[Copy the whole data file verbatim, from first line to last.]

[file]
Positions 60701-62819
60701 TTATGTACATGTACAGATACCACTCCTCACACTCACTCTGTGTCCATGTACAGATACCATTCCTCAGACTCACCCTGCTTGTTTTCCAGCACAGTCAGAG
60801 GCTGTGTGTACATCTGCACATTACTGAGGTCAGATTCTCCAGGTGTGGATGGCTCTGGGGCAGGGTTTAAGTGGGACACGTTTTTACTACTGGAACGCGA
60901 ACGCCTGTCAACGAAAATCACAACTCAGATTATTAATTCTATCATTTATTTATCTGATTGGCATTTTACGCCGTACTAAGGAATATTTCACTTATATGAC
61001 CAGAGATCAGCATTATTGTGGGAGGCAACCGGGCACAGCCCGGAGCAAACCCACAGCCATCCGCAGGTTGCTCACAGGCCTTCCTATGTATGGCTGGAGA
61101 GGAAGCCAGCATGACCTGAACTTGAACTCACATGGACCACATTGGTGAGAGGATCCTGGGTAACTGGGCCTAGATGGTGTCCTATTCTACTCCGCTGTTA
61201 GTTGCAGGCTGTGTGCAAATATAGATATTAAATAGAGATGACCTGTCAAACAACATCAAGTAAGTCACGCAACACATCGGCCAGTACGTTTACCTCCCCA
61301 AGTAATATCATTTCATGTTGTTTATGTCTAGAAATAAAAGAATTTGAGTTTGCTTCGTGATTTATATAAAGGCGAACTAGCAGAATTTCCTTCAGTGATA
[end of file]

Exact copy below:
Positions 60701-62819
60701 TTATGTACATGTACAGATACCACTCCTCACACTCACTCTGTGTCCATGTACAGATACCATTCCTCAGACTCACCCTGCTTGTTTTCCAGCACAGTCAGAG
60801 GCTGTGTGTACATCTGCACATTACTGAGGTCAGATTCTCCAGGTGTGGATGGCTCTGGGGCAGGGTTTAAGTGGGACACGTTTTTACTACTGGAACGCGA
60901 ACGCCTGTCAACGAAAATCACAACTCAGATTATTAATTCTATCATTTATTTATCTGATTGGCATTTTACGCCGTACTAAGGAATATTTCACTTATATGAC
61001 CAGAGATCAGCATTATTGTGGGAGGCAACCGGGCACAGCCCGGAGCAAACCCACAGCCATCCGCAGGTTGCTCACAGGCCTTCCTATGTATGGCTGGAGA
61101 GGAAGCCAGCATGACCTGAACTTGAACTCACATGGACCACATTGGTGAGAGGATCCTGGGTAACTGGGCCTAGATGGTGTCCTATTCTACTCCGCTGTTA
61201 GTTGCAGGCTGTGTGCAAATATAGATATTAAATAGAGATGACCTGTCAAACAACATCAAGTAAGTCACGCAACACATCGGCCAGTACGTTTACCTCCCCA
61301 AGTAATATCATTTCATGTTGTTTATGTCTAGAAATAAAAGAATTTGAGTTTGCTTCGTGATTTATATAAAGGCGAACTAGCAGAATTTCCTTCAGTGATA